focal length: 32mm
shutter speed: 1/125
aperture: f/3.2
ISO: 400
flash: fired

Last weekend, I was lucky enough to have tagged along to meet some local professional photographers at a studio they reserved for some shoots. It was at the Ironworks in Vancouver, an incredibly delicious old building with so much texture, colour and fun! My daughter had a ball playing and also had her picture taken too. Although this was a very informal, impromptu shoot, I still managed to get a nice studio-type portrait of her. It looks like a very simple, natural-light image but I actually had four light sources going on here.

Here’s my setup:

*created with PSD by Kevin Kertz. Download the PSD here.

I had both my flashes set at low power since the window light was really the key lighting. The SB-600 was pointing towards the background just to lighten it up a bit and create a bit of separation from the subject. The SB-800 acted as the commander and triggered the SB-600, which was off-camera on the ground. I believe I had the SB-800 (on-camera) pointing to the right just to add some more reflected fill light. The reflector (kindly held up by another photographer), catching the window light, added just the right amount of fill to the shadows on the right side of her face.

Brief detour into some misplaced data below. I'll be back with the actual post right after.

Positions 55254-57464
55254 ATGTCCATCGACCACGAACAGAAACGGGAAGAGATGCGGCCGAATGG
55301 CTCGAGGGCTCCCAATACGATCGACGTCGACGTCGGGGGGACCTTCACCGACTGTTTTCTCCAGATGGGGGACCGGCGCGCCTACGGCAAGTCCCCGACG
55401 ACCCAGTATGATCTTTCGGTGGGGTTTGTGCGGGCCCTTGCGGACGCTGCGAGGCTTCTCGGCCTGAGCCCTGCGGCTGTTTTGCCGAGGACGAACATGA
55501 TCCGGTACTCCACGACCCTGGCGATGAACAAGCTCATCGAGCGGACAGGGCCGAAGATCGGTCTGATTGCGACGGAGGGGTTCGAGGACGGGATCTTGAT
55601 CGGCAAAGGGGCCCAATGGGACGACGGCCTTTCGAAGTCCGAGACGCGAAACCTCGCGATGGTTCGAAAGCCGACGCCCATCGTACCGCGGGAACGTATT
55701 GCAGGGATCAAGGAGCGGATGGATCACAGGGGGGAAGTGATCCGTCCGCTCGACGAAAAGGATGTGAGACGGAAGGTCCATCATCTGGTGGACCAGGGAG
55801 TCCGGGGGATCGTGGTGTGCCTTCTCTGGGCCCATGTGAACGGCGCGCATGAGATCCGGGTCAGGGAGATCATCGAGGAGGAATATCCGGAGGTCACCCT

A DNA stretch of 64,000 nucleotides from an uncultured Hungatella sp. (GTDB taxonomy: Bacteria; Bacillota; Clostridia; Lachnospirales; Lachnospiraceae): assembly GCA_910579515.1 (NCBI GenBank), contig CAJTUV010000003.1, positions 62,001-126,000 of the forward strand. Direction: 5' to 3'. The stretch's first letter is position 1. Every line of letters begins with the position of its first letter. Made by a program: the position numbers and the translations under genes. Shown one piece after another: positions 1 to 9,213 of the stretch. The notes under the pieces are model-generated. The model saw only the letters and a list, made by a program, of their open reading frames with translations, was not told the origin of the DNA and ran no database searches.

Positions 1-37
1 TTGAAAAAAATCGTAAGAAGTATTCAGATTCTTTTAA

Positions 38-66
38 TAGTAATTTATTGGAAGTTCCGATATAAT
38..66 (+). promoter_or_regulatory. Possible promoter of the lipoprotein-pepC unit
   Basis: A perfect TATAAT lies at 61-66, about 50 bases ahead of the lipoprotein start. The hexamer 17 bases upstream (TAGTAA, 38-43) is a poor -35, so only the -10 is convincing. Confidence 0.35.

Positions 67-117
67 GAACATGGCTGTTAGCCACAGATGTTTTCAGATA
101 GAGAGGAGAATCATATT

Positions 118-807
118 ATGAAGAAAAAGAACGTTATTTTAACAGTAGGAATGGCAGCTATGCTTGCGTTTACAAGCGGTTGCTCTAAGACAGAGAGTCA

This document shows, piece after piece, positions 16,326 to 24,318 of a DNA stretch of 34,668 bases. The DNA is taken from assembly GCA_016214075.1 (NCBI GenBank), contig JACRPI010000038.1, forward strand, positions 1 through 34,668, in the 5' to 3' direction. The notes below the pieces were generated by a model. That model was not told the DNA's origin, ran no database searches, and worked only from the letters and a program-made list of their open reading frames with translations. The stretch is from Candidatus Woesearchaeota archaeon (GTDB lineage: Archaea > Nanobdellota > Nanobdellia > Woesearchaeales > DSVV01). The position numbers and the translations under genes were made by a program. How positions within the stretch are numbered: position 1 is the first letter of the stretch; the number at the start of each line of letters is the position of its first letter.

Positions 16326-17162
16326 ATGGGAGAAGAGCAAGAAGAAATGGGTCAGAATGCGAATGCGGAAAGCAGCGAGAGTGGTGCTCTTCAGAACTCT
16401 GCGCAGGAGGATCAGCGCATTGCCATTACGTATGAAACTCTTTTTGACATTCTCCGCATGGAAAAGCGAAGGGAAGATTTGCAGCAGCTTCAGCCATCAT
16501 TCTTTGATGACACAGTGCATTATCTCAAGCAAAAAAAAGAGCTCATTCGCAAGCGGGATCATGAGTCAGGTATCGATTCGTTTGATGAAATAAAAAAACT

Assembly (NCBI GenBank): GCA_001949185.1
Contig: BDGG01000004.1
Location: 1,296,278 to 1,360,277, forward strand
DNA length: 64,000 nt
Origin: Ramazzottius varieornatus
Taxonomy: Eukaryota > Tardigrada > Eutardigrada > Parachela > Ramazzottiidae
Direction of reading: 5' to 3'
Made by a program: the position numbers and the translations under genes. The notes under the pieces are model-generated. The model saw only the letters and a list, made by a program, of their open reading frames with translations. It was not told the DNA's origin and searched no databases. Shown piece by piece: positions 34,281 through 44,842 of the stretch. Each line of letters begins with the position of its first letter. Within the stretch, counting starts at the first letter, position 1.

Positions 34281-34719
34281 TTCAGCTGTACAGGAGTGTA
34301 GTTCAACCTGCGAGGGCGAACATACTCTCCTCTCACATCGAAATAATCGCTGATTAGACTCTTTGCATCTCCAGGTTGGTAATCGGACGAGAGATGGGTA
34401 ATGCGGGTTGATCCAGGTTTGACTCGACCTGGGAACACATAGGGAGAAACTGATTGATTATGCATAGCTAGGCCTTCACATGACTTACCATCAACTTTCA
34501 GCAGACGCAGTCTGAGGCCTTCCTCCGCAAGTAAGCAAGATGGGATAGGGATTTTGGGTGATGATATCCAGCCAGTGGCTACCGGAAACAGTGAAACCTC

White balance was set on auto and I didn’t even have to adjust it in processing. The flash warmed up the scene. I know this because the images I took with the flashes off were much cooler in temperature. I processed this in Lightroom but made minimal changes. Just a little more contrast and a soft, very subtle vignette (most of the vignette was natural due to the lighting).

I took several shots in this series and this one was my favourite. I like her placid expression and curled in feet. Looking at the image, you’d think it was easy for me to sit her there and take my shot, but in actuality, I had to let her get onto the box herself and pose on her own because she doesn’t like to be forced to do anything. Taking repeated exposures really helped to get this one, nice shot.

Photographing children is always challenging because they don’t pose like adults do, if you ask. Sometimes, to get the most natural look, you just have to let them play and do their own thing, while we keep our finger on the shutter release, ready to capture that split second when it all falls into place.

Laura is a Vancouver wedding and portrait photographer. Visit